The word’s not official yet, but here are some preliminary numbers on education aid in the U.S. Senate-House agreement on the economic stimulus package. Sounds like final details are still being hammered out.
The agreement would provide $53.6 billion for the state fiscal stabilization fund, including $40.6 billion to local school districts using existing funding formulas, which can be used for averting layoffs and programmatic cutbacks, and to pay for school modernization. The fund also includes $5 billion for incentive grants to be allocated by the Secretary of Education; and $8 billion to states’ high--priority needs, which may include education.
The agreement would provide $1.1 billion for Early Head Start and $1 billion for Head Start, plus $2 billion for the Child Care Development Block Grant.
It would also provide $13 billion for Title I programs for disadvantaged students and $12.2 billion for grants for special education.
And, on the higher education front, the bill would boost the maximum Pell Grant to college students by $500, for a maximum of $5,350 in 2009 and $5,550 in 2010.
More when we have it!
UPDATE: From a preliminary synopsis of the compromise sent out last night by House Speaker Nancy Pelosi’s office, new school bonding provisions were also included. So was $7 billion to expand broadband to rural communities, which could be a big help to rural schools. In addition to the Pell Grant expansion, the bill also increases the higher education tax credit to a maximum $2,500 and adds $200 million to work-study programs.
And finally, the compromise includes some accountability language, including a requirement that the public be given notice—on the Internet—of how the stimulus money is being spent. Disclosure information must include what’s being funded, the purpose, the total cost, and why recovery dollars should be used. Governors, mayors, or others making funding decisions must personally certify that the investment has been fully vetted and is an appropriate use of taxpayer dollars.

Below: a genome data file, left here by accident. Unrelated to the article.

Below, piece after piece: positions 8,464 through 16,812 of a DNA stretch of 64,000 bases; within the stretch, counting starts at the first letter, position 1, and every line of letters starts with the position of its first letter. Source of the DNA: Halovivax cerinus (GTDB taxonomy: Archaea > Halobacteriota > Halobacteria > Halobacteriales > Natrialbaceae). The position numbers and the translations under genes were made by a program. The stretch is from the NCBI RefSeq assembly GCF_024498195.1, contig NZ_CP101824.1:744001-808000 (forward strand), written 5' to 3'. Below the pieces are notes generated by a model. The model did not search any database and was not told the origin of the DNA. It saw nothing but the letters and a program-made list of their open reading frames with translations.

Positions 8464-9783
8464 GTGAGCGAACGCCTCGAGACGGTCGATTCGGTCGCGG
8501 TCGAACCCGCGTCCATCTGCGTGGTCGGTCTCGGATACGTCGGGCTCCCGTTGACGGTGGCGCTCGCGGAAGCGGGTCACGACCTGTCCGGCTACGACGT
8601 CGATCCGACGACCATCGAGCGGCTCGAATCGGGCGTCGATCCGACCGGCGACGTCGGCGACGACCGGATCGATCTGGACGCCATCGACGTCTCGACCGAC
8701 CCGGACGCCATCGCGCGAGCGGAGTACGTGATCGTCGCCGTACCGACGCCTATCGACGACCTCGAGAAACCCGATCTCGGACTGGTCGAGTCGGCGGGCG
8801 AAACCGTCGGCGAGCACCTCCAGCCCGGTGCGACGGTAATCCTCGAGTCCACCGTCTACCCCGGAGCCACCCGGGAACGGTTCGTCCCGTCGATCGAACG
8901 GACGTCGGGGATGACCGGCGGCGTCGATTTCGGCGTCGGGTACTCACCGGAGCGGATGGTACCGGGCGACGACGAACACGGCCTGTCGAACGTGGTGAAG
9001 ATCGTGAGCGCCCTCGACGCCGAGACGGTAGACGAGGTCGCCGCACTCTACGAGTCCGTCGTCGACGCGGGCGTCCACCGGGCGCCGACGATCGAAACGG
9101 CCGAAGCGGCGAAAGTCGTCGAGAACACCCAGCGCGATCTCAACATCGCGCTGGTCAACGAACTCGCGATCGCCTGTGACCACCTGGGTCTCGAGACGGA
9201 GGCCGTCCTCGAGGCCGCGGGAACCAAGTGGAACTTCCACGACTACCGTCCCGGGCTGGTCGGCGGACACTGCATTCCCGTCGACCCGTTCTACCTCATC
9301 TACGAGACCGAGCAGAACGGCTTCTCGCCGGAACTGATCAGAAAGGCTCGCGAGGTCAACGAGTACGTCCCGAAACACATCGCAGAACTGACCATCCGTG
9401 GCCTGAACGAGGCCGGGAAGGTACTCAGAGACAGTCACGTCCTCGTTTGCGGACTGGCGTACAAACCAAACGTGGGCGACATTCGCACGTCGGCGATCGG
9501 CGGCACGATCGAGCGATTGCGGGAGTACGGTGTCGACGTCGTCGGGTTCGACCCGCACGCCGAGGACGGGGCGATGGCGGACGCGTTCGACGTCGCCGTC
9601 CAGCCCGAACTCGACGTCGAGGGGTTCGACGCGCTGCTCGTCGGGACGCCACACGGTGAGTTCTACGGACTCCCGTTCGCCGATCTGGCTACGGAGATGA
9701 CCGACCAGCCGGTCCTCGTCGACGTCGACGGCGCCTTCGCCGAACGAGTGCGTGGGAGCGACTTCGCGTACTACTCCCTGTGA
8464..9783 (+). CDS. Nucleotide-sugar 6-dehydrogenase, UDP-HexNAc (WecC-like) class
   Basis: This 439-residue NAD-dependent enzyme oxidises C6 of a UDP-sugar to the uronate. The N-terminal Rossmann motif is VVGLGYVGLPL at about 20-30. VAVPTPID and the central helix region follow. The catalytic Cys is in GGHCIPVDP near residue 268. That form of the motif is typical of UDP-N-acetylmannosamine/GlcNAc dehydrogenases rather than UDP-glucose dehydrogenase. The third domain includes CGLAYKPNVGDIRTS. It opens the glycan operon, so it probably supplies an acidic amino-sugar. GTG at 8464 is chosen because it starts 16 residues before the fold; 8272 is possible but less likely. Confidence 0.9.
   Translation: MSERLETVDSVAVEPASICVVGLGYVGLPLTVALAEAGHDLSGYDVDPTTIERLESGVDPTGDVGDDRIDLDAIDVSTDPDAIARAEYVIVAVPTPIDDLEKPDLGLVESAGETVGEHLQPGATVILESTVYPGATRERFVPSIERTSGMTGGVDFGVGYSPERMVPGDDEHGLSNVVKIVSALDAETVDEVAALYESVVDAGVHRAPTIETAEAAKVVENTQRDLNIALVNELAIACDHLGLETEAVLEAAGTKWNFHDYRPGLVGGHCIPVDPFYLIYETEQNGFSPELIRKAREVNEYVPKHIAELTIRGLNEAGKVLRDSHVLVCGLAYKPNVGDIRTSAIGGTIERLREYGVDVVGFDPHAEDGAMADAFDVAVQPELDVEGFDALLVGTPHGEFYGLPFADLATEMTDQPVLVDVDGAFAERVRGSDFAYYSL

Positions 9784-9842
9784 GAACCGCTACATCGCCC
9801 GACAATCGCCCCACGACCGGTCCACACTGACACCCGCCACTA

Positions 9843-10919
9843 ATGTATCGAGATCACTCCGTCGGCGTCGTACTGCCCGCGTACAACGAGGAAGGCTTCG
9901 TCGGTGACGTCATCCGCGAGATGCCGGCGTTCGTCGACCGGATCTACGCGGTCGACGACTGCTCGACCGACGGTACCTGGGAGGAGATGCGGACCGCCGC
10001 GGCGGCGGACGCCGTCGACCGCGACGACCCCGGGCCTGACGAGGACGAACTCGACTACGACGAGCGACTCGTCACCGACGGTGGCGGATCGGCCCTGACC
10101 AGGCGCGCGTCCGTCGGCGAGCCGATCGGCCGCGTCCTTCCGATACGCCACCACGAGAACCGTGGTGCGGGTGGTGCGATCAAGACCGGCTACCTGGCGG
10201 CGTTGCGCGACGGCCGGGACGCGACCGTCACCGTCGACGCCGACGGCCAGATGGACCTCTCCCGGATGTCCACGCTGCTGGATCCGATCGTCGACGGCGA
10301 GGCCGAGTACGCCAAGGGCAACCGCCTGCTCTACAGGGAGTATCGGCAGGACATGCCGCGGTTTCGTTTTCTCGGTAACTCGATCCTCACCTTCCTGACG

The $25 million fund for charter school facilities is not included.
UPDATE 2: The House will vote on the stimulus package tomorrow.
UPDATE 3: The compromise agreement includes $250 million for state data systems, $100 million for teacher quality state grants, and $200 million for the Teacher Incentive Fund. It also has $650 million for education technology, which is less than the $1 billion provided in both the House and Senate bills. The $13 billion for Title I money includes $3 billion for school improvement grants, according to education lobbyists.
UPDATE 4: The deal includes $25 billion in school construction bonds, which some estimates say is enough to pay for modernizing 10,000 schools.